Success is an interesting thing — sometimes someone else’s success actually can be more important to you than your own. Maybe it’s because you understand the process, the steps that needed to be taken. Maybe it’s because you were too close to your own achievement to fully appreciate what went into it. Either way, seeing someone else take that leap can be just as exhilarating. On the rare occasion when one can say that they might have had a small part to play in that, the feeling is very difficult to put into words.
Over ten years ago, I was asked to be a mentor for a high school student, one who just happened to be writing a paper on architecture. It was part of her senior project, and she had to choose a topic that was based on her intended major of study. I was more than happy to help… and this being the first time I was asked to mentor someone, I took it very seriously. Maybe a little too seriously — I returned her first draft to her literally dripping with red ink. I tried justifying it by telling her — and myself — that I was preparing her for what was yet to come, but it might’ve been a little too much for a high school student to take. Luckily she didn’t create a voodoo doll that looked suspiciously like me… or if she did, as an intern trying to painfully work his way through IDP, I didn’t notice.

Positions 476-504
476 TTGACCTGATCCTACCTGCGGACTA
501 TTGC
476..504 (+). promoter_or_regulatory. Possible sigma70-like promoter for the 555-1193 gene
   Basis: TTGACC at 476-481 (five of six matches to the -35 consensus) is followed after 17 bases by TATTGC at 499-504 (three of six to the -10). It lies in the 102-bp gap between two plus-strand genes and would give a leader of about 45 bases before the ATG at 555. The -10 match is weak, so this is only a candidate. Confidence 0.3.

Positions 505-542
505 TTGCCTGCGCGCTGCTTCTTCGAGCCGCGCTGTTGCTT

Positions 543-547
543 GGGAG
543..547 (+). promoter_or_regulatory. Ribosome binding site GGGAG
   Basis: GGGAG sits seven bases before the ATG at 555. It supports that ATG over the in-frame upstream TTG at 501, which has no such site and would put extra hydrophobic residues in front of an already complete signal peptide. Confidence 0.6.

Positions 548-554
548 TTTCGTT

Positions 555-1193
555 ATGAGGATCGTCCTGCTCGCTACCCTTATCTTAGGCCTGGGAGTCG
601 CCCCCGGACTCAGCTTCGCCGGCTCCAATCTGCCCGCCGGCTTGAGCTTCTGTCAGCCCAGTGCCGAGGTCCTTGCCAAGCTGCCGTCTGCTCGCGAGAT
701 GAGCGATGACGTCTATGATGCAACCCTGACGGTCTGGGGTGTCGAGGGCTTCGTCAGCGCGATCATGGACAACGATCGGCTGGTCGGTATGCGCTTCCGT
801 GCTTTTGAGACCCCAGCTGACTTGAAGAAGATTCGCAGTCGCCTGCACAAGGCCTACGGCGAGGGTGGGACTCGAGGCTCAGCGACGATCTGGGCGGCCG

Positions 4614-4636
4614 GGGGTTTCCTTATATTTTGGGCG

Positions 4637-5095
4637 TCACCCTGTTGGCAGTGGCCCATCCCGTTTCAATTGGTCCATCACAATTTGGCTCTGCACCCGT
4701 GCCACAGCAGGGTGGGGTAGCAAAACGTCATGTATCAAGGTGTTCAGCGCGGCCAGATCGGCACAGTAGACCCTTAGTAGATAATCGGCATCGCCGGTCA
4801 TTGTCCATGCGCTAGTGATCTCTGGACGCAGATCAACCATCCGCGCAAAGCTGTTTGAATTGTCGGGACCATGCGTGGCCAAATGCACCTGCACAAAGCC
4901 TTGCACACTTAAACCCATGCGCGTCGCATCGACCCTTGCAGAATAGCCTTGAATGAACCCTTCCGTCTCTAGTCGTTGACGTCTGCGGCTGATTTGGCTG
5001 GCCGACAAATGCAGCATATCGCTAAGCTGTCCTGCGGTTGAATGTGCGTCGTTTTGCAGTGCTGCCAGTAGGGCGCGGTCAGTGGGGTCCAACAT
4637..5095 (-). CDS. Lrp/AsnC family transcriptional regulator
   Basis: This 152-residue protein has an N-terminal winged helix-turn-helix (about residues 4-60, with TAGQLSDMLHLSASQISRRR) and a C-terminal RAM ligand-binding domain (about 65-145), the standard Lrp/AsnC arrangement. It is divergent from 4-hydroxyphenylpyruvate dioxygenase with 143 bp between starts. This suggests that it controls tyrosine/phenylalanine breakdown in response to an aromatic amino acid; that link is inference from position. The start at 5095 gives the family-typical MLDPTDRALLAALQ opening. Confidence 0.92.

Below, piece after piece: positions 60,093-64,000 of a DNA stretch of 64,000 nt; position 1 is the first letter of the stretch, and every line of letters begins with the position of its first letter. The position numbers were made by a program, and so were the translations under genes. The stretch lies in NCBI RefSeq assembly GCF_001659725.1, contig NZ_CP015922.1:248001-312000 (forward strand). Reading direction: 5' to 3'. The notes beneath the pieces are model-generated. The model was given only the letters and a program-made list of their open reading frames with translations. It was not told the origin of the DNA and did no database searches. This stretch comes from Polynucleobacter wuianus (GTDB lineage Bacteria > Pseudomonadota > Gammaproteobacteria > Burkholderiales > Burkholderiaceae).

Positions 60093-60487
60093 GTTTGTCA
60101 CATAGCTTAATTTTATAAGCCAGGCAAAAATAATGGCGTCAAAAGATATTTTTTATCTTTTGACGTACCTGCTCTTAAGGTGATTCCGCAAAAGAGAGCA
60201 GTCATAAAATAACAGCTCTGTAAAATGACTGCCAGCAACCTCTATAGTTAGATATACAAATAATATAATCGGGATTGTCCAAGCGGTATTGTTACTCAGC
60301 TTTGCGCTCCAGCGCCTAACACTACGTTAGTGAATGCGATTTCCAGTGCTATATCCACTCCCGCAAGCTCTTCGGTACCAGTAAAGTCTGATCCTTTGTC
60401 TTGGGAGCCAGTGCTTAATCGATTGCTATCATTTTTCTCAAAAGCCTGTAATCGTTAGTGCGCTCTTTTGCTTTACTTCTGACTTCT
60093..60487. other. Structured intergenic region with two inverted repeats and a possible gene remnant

She and I stayed in touch through her five years of college; eventually, the time came when she was looking for a job, and landed her first architectural position with the office that I was working for. I actually had the opportunity to become a true mentor to her, especially when she was placed on one of my projects. Of course, that meant a little more red ink — on her details this time — but I think (hope?) that by this point in her career, she at least had a better understanding of where I was coming from.
We lost touch a little when I left the firm. The last time I saw her, at a pre-proposal meeting for a project we were both chasing, she told me that her goal was to finish her exams before her birthday. Her most recent score reports being fairly regular, she even had scheduled her last division of the ARE so that she would receive her pass letter on her actual birthday itself — a bit of advanced planning (and ambition) that would make even the most anal-retentive architect (particularly this one) beam with admiration.
Today is her birthday… and yesterday, I received the wonderful news that she has earned her architectural license. The fact that I celebrate the licensure of newly-minted architects is no small secret, but this one is more important to me than any other. Even though I knew that this day was coming, I have been completely bowled over by the amount of pride that I feel. (And to anyone who might think that the only party that benefits from mentorship is the younger one, you’re doing something wrong.)
Happy birthday, kid, and congratulations on taking the leap. It’s been a pleasure to have been a part of your journey. Now, hand over that voodoo doll…